If we look a little bit into the history of the world we may realize we have far too often punished diversity. We judge and segregate, always pushing away from those who were different from us. Today things are changing, we are realizing that what makes us different might be the the very thing that makes us special and valuable. Biology, on the other hand, has always favored diversity and we are finally catching on, in a social sense. The idea of beneficial diversity in biology differs from beneficial diversity in the social sciences and design. How could we categorize the social and skill based areas in which we differ? Scott Page, in his book The Difference: How the Power of Diversity Creates Better Groups, Firms, Schools, and Societies proposes 4 main areas: Perspectives or how we see, heuristics or our tricks to solve problems, interpretations or our categorizations and predictions or what we think will happen next. Now let’s focus in the heuristics area where the most important aspect is the unique skills and knowledge you are bringing to the problem. In this chapter he uses a mathematical model to prove that 1+1=3. If you combine 1 heuristic, a tool or skill, with another heuristic, you have in fact created a 3rd heuristics, consisting of the combination of the first two. In other words, when one person brings a skill to a project and another person contributes a different skill, as a result a third completely new skill emerges from the combination of the two.
So we are different, yet how exactly do we use this “uniqueness” in multidisciplinary groups? Scott Page proposes two particular areas where this diversity can be beneficial. The first refers to problem solving, where the skills of every individual in the group can be accumulated or utilized to solve a specific issue. When the group is diverse each individual contributes with differing sets of tools. The same success would not be the case for a more homogeneous group of problem solvers, due to the fact that their skill sets may overlap more, reducing the probability that the right tool or the right combination of tools is present to solve the problem. By having more available tools, the chances of finding the best possible solution increases. Another area where diversity proves beneficial is prediction. In this case, the more information contributed the more accurate the prediction will be.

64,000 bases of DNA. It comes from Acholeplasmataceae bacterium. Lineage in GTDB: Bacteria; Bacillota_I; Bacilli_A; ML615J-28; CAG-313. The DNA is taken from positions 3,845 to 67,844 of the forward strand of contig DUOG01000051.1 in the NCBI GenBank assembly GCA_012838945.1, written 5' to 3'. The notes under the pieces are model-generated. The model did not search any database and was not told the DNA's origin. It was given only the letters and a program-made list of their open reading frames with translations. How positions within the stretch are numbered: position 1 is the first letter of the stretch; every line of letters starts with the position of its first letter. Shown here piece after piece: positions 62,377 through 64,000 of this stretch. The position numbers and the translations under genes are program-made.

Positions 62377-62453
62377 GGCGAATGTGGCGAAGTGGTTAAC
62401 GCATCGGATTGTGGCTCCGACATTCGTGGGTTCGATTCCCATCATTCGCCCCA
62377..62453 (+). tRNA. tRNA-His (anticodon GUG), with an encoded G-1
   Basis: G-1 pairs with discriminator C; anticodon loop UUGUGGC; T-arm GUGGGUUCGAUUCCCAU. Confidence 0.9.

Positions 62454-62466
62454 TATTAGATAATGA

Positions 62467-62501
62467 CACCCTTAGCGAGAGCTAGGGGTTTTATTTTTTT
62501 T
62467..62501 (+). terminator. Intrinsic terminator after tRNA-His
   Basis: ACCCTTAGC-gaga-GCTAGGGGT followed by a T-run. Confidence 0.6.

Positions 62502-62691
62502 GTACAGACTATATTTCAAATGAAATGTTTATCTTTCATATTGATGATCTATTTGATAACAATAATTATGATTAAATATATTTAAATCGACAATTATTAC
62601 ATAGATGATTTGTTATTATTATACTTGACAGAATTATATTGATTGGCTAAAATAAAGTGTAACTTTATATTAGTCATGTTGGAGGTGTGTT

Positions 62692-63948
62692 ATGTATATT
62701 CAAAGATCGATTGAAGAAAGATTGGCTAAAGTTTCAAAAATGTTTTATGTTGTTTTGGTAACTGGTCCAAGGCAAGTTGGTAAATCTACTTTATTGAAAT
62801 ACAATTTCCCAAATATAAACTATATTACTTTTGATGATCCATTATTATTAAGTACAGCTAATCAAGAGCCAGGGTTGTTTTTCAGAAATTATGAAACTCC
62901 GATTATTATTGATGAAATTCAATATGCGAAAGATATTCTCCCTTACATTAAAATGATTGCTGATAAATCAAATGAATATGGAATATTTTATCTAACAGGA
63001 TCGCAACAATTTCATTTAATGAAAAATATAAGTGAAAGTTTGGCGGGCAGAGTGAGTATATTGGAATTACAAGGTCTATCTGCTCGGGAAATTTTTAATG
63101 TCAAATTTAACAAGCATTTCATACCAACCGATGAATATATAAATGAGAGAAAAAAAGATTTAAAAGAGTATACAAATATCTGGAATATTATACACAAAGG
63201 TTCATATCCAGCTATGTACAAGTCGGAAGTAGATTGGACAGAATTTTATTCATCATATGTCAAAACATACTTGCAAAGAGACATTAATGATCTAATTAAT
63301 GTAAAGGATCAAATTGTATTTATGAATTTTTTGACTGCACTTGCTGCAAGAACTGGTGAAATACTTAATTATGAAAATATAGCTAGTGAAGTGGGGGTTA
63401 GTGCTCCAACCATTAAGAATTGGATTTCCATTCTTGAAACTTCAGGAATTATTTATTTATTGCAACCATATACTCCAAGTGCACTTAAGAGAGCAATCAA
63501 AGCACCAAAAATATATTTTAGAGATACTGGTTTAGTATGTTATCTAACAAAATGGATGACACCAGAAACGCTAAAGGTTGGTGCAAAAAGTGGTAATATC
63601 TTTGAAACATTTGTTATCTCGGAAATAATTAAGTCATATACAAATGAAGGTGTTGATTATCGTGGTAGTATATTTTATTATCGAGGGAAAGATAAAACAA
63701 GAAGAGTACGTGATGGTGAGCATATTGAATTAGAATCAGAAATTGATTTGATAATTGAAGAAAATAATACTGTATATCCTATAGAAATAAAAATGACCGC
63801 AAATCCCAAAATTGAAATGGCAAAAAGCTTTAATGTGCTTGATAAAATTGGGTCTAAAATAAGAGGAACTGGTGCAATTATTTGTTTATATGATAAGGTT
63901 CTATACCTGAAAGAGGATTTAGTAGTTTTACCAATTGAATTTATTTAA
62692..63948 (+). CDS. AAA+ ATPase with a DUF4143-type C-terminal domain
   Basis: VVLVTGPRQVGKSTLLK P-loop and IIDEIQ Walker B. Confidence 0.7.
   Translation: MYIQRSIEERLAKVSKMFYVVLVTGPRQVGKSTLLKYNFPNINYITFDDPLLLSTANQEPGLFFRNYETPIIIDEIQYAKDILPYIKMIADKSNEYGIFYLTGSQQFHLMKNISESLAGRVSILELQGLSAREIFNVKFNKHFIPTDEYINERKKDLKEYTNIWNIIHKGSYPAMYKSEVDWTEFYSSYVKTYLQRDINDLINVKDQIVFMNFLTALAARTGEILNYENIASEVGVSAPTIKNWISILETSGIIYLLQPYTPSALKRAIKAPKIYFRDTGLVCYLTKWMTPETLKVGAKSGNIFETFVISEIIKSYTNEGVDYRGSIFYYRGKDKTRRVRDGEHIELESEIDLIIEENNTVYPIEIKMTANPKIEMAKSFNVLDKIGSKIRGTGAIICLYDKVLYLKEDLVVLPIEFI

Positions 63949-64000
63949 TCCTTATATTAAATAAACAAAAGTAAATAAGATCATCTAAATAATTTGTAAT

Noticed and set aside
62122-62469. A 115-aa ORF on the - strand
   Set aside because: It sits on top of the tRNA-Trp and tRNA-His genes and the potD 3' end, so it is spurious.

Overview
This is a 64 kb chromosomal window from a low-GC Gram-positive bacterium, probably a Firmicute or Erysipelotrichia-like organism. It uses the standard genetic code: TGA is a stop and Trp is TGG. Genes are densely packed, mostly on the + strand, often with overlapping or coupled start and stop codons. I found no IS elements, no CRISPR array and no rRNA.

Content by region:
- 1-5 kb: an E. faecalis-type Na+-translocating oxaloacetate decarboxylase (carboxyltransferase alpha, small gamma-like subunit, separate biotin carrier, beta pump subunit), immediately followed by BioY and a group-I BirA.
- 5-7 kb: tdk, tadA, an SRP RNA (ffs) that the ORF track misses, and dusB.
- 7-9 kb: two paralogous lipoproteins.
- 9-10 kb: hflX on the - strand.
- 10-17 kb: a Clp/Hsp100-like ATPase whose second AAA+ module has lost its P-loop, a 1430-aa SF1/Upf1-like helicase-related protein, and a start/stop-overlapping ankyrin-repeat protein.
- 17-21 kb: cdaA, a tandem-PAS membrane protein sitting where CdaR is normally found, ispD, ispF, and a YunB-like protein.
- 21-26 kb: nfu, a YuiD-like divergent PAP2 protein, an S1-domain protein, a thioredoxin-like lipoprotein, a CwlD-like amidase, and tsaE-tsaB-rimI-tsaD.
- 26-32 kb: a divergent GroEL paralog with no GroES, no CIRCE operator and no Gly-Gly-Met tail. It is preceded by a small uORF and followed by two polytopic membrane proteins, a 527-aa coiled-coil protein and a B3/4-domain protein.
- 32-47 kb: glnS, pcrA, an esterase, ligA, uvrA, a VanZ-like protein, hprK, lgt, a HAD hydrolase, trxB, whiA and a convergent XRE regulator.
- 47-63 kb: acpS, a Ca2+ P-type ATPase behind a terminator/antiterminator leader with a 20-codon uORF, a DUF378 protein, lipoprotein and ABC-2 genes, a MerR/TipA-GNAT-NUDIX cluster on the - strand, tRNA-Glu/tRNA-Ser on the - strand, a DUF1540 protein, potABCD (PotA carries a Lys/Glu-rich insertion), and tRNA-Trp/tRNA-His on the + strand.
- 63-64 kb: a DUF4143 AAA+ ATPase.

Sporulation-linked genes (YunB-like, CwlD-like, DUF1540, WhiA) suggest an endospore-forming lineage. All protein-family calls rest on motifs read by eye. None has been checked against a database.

Scott Page is not the only one arguing in favor of diversity’s benefical aspects beyond the biological. Tim Brown’s ideas on collaboration, design, and design thinking overlap with those stated in The Difference. In Change by Design, Tim Brown supports the notion that it is possible to create an entire culture of design thinkers ready to solve challenges that we previously would have thought impossible. Design Thinking is all about the process of solving large scale systemic issues. The more variety of skills involved in this process the more resilient, adaptable, and resourceful the solution is. “Its all about the “tools” you bring to the table.”- Scott Page.
Now what happens when this thinking is applied to a program like Transdisciplinary Design? Scott Page poses the idea that although diversity is beneficial, in order for it to work optimally, the people in the group have to be smart in relevance to the problem. Consequently, if Tim Brown is correct in his assumption that we can create an entire culture of design thinkers, then we must understand how to utilize diversity to prove its benefits. It seems that a combination of Page’s and Brown’s idea may create a completely new idea all together. (did we just re-prove 1+1 =3 ?) Together, these ideas say that people must employ design thinking, while working collaboratively, in diverse groups, on problems with others also relatively smart to the particular topic at hand.
The process of taking advantage of all available options in collaborative design work can lead to a result that is greater than the sum of its parts. In other worlds, a group of designers with diverse backgrounds would be able to come up with a solution for a certain problem, such as system failures or service improvements, but they wouldn’t be able to come up with a cure for cancer because their knowledge is not relevant to medicine.
In conclusion diversity is beneficial when the group’s knowledge is relevant to the problem and when the process (such as design thinking) enables each member to apply their strongest skills. In the case of Trans Design these two conditions become crucial in solving issues that the two of us, as graphic designers, wouldn’t be able to tackle ourselves.
Fer + Bridge